By Zeeba T Hashmi
March 17, 2015
The subcontinent is unique in its remembrance of Ashura by people of all religions and sects, an example for which cannot be found anywhere else in the world
The spirit of resilience, valour and bravery is awakened on the day we know as Yom-e-Ashura. Hussainiat is a strong phenomenon that the oppressed can identify with. It is inspiring for thousands of Muslims across the world; even non-Muslims and Sunnis are much impressed by it, which elevates the essence of Islam itself. To understand Hussainiat is to understand suffering and to keep the struggle against tyranny alive. That is the day when Imam Hussain, along with his family and his caravan, was massacred by the Yazidi forces, who did not even spare the children. However, the struggle of Imam Hussain carried on until his last breath for the principle he stood for. To this day, the martyrdom of Imam Hussain and his family is remembered with much reverence and respect.
Among the Hussaini caravan, it is believed that not only Muslims but also non-Muslims, including Hindus and Christians, fought side by side with Hussain and laid down their lives for his cause. This is something that is not told by historians and the narrators of Marsiya (a commemorative poem). The proof of this can be found in Pune, India where there are descendants of the Hindus who, it is believed, fought alongside Imam Hussain in Karbala, where many got killed. They are known as Brahmin Hussaini, the clan of Dutts, also called Moyal Brahmins, the warrior tribe. It is claimed that they are the descendants of Rahib Datt, a Moyal, who lost his seven sons in the battle of Kufa for which many Mohyals still mark the death anniversary of Rahib Dutt and his sons. These tribes were living somewhere near Baghdad when they came to help Hussain and his clan. Even before Karbala and after that, they were rendered respect and trust from the Arabs. It is believed that in order to save themselves from further persecution from their foes, they moved back to India around 700 AD and settled in Punjab near Sialkot.
However, the Hussaini Brahmins are becoming a dying tribe now, as they have long forsaken the token that their descendants left for them. Many ballads and praises have been sung to honour their ancestors but it is rarely practiced now. One of the main reasons could be that Brahmin Hussainis want to be part of the mainstream Hindu tribes so they do not feel discriminated against for marking the death anniversary of their ancestors. Christians also fought side by side with Hussain at Kufa. Abdullah Ibn Umar was a well-known businessman in Kufa and belonged to the Christian tribe, which opted to come to the rescue of Hussain in his hour of need. We must also not forget John Ibn Jowey, who was given the responsibility of sharpening and preparing the swords for battle. He was a close companion of Hazrat Ali and was in service of Imam Hassan and Imam Hussain. He too was martyred in the battle.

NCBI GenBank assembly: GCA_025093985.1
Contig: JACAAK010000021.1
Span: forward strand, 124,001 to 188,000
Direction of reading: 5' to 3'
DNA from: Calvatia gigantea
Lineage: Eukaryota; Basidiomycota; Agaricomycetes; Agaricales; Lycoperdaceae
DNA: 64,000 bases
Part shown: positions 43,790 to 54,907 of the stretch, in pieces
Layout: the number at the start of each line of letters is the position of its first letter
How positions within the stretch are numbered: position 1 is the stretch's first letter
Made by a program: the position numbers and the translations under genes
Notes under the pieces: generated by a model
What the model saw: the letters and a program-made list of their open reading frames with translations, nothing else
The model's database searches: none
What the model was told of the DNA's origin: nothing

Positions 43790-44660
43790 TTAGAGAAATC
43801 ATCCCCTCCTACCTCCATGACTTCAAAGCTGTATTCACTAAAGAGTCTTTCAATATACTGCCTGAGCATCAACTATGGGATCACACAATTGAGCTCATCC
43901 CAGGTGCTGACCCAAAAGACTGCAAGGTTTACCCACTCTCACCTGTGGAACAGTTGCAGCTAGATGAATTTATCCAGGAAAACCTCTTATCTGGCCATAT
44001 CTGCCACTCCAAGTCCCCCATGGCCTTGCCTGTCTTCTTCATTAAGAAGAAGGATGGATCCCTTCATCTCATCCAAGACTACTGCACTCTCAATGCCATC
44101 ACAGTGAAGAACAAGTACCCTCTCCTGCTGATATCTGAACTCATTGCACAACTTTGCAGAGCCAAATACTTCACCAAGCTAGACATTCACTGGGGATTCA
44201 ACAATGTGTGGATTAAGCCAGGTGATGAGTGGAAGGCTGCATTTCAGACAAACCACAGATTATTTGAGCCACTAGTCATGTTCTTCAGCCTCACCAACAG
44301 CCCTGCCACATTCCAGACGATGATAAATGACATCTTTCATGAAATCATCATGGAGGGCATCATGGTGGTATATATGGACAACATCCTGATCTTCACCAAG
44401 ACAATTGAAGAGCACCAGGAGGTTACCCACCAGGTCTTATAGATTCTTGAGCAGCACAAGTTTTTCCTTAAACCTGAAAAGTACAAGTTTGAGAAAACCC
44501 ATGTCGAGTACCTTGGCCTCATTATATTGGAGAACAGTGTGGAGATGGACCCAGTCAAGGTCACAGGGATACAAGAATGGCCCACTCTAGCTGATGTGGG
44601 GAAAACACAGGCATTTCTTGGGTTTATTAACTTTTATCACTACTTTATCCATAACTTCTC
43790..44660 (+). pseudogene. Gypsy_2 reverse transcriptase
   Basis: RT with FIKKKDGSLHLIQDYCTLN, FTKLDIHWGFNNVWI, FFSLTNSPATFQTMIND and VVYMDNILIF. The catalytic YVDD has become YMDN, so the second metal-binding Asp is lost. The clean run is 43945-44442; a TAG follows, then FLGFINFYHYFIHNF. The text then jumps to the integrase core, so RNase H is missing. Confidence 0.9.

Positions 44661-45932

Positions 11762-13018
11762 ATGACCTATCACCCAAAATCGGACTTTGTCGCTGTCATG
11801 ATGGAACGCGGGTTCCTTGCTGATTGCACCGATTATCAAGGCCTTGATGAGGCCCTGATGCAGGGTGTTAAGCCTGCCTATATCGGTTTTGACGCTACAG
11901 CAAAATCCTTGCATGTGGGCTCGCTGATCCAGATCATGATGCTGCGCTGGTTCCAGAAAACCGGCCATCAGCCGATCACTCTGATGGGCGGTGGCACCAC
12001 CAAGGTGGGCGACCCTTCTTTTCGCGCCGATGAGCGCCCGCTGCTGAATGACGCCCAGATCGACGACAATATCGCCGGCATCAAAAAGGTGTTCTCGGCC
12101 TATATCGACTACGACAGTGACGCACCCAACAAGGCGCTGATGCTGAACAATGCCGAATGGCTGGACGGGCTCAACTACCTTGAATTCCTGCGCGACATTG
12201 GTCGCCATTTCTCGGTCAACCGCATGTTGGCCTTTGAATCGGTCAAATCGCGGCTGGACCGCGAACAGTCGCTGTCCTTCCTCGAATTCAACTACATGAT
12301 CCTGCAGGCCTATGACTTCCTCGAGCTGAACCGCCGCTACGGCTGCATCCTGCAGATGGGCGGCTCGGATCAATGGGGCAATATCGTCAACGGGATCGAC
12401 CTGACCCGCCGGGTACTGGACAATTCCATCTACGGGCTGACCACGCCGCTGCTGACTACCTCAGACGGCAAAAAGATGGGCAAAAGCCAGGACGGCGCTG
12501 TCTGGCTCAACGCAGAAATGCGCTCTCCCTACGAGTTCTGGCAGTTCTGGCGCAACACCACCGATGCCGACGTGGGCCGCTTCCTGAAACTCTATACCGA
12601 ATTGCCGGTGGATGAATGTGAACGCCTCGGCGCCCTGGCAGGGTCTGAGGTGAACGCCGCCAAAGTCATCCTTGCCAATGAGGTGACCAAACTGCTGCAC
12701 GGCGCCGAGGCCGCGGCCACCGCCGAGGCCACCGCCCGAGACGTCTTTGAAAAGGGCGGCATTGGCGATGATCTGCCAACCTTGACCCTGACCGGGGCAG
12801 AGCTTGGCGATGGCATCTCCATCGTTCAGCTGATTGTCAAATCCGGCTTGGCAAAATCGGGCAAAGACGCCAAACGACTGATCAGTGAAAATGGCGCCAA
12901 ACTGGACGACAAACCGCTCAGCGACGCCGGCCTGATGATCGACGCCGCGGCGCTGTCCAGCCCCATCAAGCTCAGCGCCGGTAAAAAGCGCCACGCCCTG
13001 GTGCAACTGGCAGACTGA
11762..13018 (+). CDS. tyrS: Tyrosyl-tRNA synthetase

There were many more such incidents, some recorded and some remembered as legends through oral history but the mixture of religions enabled the caravan of Imam Hussain to show that co-existence and loyalty was possible and that his household put everyone together to care for each other. We have lessons to learn from our history, which are unfortunately not told today, rendering their sacrifices oblivious.
The subcontinent is unique in its remembrance of Ashura by people of all religions and sects, an example for which cannot be found anywhere else in the world. Ashura here is the beauty of pluralism and the enriched diversity that has been taking place here throughout our history where all the people seem to be sharing the same grief that was felt over 1,300 years ago. It represents the rhythm, the artistic storytelling and powerful poetry by people from all walks of life, who bring the whole incident to life and relive the pain of betrayal and bereavement over and again.
Among the greatest expressions of Ashura, we must not be oblivious to the non-Muslim writers and dramatists who composed the most beautiful scripts recounting the details of Karbala and what happened there, a phenomenon that has been going on for centuries. However, the trend has gradually faded with the rise of religious puritanical and the orthodoxy. The pluralism that the event was marked by is slowly being toned down. Many religious fascist parties, the most potent of which is the Ahle Sunnat wal Jamaat, an offshoot of the banned sectarian group Sipah-e-Sahaba spearheaded by Maulana Ludhianvi, who considers Shia Muslims to be Kafirs (infidels) and admonishes their rite of mourning Karbala. Over the years in Pakistan, with the rise of militancy and the jihadist interpretation of Islam here, the tolerance that once all Muslims had for the mourning is now diminishing. This trend of murderous exclusivity has been a deliberate attempt at killing the essence of diversity in Ashura. Any event or incident that brings people of all religions together is sabotaged under the garb of puritanism. That is why we see a campaign against the Sufi mausoleums, which preached love and acceptance of all before the sight of God.
There is a need to revive our history so that people can gain inspiration and conviction in the values of pluralism and secularism, and not just believe that Islam was served only by the Muslims. We must appreciate what we have today; Hazrat Imam and his grandfather (PBUH) never discriminated against non-Muslims. We too must shed our discriminatory policy of making our non-Muslim brethren second-class citizens who are discriminated against, something Prophet Muhammad (PBUH) would never do.
Zeeba T Hashmi is a freelance columnist.